A machine-learning model used with breast MR images shows that higher levels of background parenchymal enhancement (BPE) point to increased breast cancer risk in women with extremely dense breasts, a study published August 8 in Radiology has found.
The findings offer another way to assess breast cancer risk in women with dense tissue, wrote a team led by Hui Wang, MD, of the University Medical Center Utrecht in the Netherlands.
"Automated identification of quantitative breast parenchymal enhancement features on dynamic contrast-enhanced (DCE) MRI scans could provide added value for assessing breast cancer risk in women with extremely dense breasts," the group wrote.
Breast MRI is used as an additional screening tool in women with dense tissue, as mammography can miss early-stage breast cancer in this population, the team noted. But in addition to density, another breast cancer risk factor is BPE – that is, the level of normal fibroglandular tissue that enhances on breast MRI, Wang and colleagues wrote. Connections between BPE and breast cancer risk have been underexplored.
"Thus far, studies on breast cancer risk factors have typically focused on women at high lifetime risk of developing breast cancer," study co-author Kenneth Gilhuijs, PhD, of the University Medical Center Utrecht in the Netherlands said in a statement released by the RSNA. "This is the first study that we know of that demonstrates an association between background parenchymal enhancement and occurrence of breast cancer in women with extremely dense breasts."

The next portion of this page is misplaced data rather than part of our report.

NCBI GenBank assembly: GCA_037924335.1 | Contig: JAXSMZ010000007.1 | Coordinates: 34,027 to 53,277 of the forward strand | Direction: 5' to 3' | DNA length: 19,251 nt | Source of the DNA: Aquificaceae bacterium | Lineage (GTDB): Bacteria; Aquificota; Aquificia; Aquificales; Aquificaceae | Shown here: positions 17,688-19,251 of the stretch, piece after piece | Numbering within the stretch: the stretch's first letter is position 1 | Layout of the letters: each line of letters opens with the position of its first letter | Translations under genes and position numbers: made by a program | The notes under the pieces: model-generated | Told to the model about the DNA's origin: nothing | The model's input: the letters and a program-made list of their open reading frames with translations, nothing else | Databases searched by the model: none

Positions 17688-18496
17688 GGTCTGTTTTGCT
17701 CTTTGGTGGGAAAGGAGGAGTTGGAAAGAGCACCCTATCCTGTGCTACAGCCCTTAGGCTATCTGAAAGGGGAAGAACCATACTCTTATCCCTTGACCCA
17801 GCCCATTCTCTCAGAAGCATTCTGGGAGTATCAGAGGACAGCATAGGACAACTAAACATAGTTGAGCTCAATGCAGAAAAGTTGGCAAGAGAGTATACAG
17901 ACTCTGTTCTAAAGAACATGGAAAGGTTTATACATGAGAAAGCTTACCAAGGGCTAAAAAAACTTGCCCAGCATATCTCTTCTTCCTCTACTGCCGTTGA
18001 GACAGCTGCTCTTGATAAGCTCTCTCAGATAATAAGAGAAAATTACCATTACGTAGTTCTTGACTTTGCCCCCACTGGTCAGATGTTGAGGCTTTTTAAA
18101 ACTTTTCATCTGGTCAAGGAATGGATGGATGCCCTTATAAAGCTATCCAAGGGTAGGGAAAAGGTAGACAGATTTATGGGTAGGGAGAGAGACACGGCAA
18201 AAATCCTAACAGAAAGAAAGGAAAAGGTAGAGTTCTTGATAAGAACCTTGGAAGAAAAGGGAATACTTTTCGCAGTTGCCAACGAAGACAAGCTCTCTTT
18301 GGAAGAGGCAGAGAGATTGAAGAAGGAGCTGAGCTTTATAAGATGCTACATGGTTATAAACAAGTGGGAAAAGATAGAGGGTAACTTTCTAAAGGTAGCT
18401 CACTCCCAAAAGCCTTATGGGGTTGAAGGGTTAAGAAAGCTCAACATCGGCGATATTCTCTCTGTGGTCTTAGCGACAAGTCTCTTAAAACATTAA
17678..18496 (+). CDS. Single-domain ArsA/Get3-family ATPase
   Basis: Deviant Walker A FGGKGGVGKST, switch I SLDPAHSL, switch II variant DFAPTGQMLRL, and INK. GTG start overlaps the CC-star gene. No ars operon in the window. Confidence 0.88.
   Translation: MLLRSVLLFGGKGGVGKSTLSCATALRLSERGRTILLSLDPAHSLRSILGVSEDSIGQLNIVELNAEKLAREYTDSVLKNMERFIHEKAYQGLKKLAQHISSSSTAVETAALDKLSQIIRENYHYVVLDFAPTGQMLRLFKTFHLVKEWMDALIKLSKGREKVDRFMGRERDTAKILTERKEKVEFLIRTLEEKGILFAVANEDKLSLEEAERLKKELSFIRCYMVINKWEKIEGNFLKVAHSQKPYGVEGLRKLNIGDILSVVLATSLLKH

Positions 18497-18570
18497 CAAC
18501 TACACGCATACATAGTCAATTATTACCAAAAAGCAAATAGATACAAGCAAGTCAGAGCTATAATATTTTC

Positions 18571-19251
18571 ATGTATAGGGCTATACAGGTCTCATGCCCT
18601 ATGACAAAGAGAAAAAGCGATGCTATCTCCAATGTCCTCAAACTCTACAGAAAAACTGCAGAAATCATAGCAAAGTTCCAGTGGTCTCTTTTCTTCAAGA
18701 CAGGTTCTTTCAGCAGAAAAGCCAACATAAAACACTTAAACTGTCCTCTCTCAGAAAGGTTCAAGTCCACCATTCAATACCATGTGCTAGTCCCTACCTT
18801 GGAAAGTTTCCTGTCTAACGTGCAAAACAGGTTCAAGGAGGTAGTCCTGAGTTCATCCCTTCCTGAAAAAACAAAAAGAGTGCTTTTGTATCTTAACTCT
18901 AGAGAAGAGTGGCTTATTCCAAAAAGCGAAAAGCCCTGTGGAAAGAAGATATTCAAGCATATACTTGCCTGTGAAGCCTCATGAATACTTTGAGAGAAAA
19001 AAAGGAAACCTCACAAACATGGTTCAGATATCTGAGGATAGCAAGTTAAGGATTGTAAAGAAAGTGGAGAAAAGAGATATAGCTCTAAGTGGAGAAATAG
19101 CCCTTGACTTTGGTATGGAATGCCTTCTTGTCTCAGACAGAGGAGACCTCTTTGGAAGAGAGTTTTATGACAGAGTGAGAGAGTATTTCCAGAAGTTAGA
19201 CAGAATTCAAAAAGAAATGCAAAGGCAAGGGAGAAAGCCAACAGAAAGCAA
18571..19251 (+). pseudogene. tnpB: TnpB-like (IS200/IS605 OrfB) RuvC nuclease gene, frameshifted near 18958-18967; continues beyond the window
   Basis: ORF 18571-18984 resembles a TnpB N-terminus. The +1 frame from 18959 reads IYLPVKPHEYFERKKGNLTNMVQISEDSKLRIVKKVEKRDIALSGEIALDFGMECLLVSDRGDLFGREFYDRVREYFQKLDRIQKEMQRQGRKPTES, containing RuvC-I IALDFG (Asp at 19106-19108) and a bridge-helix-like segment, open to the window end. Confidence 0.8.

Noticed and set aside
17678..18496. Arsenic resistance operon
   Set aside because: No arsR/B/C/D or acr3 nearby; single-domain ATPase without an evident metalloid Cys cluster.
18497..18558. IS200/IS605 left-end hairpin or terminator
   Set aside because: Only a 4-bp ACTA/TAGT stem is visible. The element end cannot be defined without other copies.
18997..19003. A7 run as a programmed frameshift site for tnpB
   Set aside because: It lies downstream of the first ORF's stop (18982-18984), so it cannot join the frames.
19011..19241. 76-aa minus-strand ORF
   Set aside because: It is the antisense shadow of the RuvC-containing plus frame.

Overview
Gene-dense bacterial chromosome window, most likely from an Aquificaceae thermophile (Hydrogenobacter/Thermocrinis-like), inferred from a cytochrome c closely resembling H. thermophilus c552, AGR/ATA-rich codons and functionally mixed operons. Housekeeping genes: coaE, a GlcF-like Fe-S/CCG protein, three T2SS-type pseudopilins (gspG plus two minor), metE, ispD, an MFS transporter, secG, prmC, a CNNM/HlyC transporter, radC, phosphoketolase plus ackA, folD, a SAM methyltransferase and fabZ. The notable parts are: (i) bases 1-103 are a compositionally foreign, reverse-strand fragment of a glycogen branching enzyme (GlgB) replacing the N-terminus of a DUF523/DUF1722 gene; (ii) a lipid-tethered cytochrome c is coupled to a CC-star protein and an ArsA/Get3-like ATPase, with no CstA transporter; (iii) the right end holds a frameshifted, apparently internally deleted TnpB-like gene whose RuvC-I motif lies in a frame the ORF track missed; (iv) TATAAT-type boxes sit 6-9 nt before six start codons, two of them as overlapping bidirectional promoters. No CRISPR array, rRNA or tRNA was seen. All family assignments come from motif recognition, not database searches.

Wang and colleagues conducted a study that included data from 4,553 women who participated in the Dense Tissue and Early Breast Neoplasm Screening (DENSE) trial, a study that sought to develop a deep-learning model that would identify BPE. The women underwent contrast-enhanced MRI exams every two years in eight hospitals in the Netherlands between December 2011 and January 2016. The researchers adjusted for age, body mass index, and BPE.
The key finding was that the combination of the artificial intelligence algorithm and MR imaging showed that the incidence of breast cancer was greater in women with higher volumes of BPE compared with women with lower volumes. Of the 4,553 women who participated in the study, 122 received a breast cancer diagnosis, and 63% of those were diagnosed after the first round of screening, the group reported.
Machine learning could help tailor screening for women with dense breast tissue, Gilhuijs told AuntMinnie.com.
"If the results of our study reproduce in other populations, machine learning of breast parenchymal enhancement may become a useful objective tool in clinical practice to help radiologists improve the assessment of a woman's individual risk of breast cancer in concert with other known risk factors," he said. "This could ultimately lead ... to tailoring the screening frequency of women more precisely to their individual risk."
The study fills in a knowledge gap in the literature, wrote Lars Grimm, MD, of Duke University in Durham, NC, in an accompanying commentary.
"This study fits nicely into the growing body of evidence of breast parenchyma as an important predictor of breast cancer risk," Grimm noted. "[The research] demonstrates the value of breast parenchymal measurements and shows that important information can be extracted from the images, beyond subjective radiologist assessment of BPE."
The complete study can be found here.